A few hundred more votes just came in and the margin in the race for governor remains the same. @staceyabrams still needs to net 20k+ votes to force a runoff. We should get provisional ballots from DeKalb & Gwinnett later today – two heavily D counties. #gapol pic.twitter.com/6A5u5OD1VR

— Greg Bluestein (@bluestein) November 13, 2018

The latest numbers in the race for Governor continued to keep Kemp just above the 50 percent majority that he needs to avoid a runoff, as Democrats held out hope that uncounted ballots could close the gap for Abrams.

“What we’ve seen in Florida, and especially in Georgia, has been a national disgrace,” said Sen. Elizabeth Warren (D-MA), joining Klobuchar in accusing Republicans of doing all they could to suppress the votes of Democrats.

“Every vote matters, period,” said Warren, who is also talked about as a Presidential hopeful.

“Politicians are supposed to compete over how many voters they can persuade to vote for them,” Warren added. “Not how many American citizens they can disqualify, discourage or demoralize.”

Meanwhile, Georgia’s vote fight in the race for Governor was increasingly being fought out in the courts, as a federal judge on Monday ruled that Gwinnett County must count absentee ballots which had been thrown out on technical grounds.

I believe that there have been an unusually large number of rejected absentee ballots in Gwinnett due to a poorly designed absentee ballot return envelope that mixes English and Spanish https://t.co/NWnQk7VSLR

— Michael McDonald (@ElectProject) November 13, 2018

“I’ve been concerned about the unusually high number of absentee ballots rejected by Gwinnett County for failure of voters to provide their year of birth,” said elections expert Michael McDonald. “A court has ordered Gwinnett to count these ballots.”

Lame Duck Congress returns to changed political landscape

Tue, 11/13/2018 - 09:00

Lawmakers in Congress return to Washington Tuesday for a post-election session with substantial change just weeks away on Capitol Hill, as Democrats get ready to take charge of the U.S. House in January, signaling the start of more aggressive oversight of President Donald Trump and his administration.

“As we travel to Washington for this lame duck period, House Democrats are anything but lame ducks,” said House Speaker Nancy Pelosi. “We are flying high and taking pride in the greatest Democratic victory in the House since 1974.”

“We have great opportunity, and therefore great responsibility to get results for the American people,” Pelosi added.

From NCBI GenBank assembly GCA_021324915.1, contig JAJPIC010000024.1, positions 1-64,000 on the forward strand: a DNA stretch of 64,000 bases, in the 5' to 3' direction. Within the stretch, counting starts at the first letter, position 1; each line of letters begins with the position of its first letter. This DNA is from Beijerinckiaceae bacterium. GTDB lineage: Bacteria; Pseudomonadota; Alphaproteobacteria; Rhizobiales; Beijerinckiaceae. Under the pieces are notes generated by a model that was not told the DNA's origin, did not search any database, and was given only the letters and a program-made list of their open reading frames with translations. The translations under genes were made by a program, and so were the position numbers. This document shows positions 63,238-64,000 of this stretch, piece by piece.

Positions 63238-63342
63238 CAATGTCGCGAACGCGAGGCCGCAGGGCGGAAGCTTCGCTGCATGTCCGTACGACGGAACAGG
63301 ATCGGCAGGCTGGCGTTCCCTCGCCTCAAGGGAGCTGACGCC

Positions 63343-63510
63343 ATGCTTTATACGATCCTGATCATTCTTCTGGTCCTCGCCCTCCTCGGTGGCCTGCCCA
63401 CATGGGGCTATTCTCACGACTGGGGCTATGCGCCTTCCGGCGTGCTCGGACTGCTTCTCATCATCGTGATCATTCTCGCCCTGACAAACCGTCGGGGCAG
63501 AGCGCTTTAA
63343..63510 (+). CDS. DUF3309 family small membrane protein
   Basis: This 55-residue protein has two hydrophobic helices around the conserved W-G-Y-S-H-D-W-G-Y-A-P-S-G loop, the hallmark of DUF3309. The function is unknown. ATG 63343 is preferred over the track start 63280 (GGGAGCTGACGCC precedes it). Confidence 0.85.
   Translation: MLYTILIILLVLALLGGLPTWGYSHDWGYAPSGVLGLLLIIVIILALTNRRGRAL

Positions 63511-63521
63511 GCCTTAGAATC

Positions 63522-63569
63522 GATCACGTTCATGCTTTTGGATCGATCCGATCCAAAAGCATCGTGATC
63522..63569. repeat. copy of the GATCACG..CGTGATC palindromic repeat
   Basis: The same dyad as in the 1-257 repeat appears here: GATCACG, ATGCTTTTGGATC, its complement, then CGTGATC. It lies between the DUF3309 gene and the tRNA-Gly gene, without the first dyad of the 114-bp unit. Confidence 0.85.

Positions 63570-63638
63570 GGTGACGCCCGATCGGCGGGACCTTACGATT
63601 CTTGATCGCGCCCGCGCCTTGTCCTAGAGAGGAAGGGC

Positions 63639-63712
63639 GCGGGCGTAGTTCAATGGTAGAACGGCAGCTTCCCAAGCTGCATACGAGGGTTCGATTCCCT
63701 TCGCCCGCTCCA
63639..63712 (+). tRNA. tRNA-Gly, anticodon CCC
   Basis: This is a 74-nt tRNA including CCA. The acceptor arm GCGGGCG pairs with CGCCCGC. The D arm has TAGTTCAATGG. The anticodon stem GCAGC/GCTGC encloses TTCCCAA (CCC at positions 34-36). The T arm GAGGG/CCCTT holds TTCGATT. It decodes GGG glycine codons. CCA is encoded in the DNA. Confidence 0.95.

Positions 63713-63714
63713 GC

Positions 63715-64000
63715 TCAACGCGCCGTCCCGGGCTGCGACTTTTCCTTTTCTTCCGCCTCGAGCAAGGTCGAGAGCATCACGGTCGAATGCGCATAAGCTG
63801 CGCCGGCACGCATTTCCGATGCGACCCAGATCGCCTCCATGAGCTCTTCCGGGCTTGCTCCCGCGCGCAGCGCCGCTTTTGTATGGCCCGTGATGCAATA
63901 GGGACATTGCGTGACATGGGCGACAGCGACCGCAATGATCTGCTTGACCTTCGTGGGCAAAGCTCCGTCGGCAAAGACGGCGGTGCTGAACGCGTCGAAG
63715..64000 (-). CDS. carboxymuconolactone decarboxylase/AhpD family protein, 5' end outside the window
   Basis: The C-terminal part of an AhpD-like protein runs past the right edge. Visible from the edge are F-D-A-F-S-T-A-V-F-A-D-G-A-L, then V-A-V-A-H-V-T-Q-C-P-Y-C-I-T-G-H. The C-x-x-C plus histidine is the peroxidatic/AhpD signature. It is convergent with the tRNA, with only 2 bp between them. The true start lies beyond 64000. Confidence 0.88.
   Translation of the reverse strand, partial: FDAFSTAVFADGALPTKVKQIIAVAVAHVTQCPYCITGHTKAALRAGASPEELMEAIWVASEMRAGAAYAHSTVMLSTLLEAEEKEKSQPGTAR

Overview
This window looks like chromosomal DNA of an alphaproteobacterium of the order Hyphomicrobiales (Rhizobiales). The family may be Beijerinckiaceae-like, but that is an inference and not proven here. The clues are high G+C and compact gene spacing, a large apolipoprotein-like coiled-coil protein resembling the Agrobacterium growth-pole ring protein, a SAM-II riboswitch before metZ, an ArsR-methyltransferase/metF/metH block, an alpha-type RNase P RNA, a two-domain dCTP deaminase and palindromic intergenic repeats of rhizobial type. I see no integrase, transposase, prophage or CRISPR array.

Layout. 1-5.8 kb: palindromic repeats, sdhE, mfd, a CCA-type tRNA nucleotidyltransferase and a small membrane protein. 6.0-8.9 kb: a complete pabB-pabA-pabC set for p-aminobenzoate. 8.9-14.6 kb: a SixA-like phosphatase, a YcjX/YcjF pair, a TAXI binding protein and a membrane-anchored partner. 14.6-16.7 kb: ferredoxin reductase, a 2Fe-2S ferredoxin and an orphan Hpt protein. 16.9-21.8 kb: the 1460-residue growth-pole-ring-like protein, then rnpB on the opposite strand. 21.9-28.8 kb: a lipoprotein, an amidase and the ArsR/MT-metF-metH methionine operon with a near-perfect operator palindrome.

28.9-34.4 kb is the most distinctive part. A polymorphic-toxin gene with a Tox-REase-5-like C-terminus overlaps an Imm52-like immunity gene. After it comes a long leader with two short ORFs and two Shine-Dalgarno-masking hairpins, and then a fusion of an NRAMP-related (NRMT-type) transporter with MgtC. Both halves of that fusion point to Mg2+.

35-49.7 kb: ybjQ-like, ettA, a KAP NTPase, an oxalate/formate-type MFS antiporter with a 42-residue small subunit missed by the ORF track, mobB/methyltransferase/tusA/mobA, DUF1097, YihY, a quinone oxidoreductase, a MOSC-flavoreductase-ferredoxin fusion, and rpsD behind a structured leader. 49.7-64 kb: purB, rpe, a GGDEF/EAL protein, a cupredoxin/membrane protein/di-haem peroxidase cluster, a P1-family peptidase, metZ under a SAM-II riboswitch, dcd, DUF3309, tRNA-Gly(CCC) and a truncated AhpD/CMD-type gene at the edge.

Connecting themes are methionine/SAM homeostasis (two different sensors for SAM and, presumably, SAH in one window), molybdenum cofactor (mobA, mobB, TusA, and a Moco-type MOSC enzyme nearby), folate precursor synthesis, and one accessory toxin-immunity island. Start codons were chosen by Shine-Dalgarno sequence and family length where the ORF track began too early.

While Pelosi continued to celebrate Democratic gains – which now stand at 32 seats, and could grow further in ten undecided races – she is also trying to make sure she is the next Speaker of the House, as some Democratic newcomers have pledged to oppose her, like Joe Cunningham, who won an unexpected upset in South Carolina.

“I’ve said that from day one,” Cunningham told MSNBC on Monday. “It’s nothing against Nancy Pelosi personally, it’s a matter of having new leadership.”

Rep.-Elect Cunningham: I will not vote for Pelosi for speaker https://t.co/tYoDHAUBGF pic.twitter.com/6d5ZsqMjWn

— dc jolt (@DCJOLT1) November 12, 2018

Even as the new members were arriving in Washington for their freshman orientation meetings, Pelosi’s office was busy on Monday churning out statements from senior Democrats, urging their new colleagues to back Pelosi for Speaker.

“Later this month, I will cast my vote for Nancy Pelosi to become our party’s nominee for Speaker of the House, and I urge you to do the same,” wrote Rep. Elijah Cummings (D-MD), expected to be the next Chairman of the House Oversight and Government Reform Committee.

“The next Speaker of the House must be a shrewd, battle-tested negotiator,” said Rep. Richard Neal (D-MA), in line to be the next Chairman of the powerful House Ways and Means Committee. “That’s why I’m asking you to join me in supporting Nancy Pelosi for Speaker of the House.”

While a number of new Democrats like Cunningham have said they don’t want Pelosi to become Speaker again – no other Democrat has stepped forward to run against her.

“We need the strongest general that we have.”-incoming House Intelligence Committee Chair ⁦@AdamSchiff⁩ endorses #TeamPelosi for Speaker. pic.twitter.com/IJkl8qEKZq

— Nancy Pelosi (@TeamPelosi) November 12, 2018

There’s still plenty of time for maneuvering among Democrats; they won’t hold their leadership elections until the week after Thanksgiving.

While that Democratic leadership race will draw a lot of attention, the House and Senate do have legislative business to complete before they wrap up this session of Congress in December, as a series of spending bills must be finished, with a possible showdown over money for President Donald Trump’s border wall.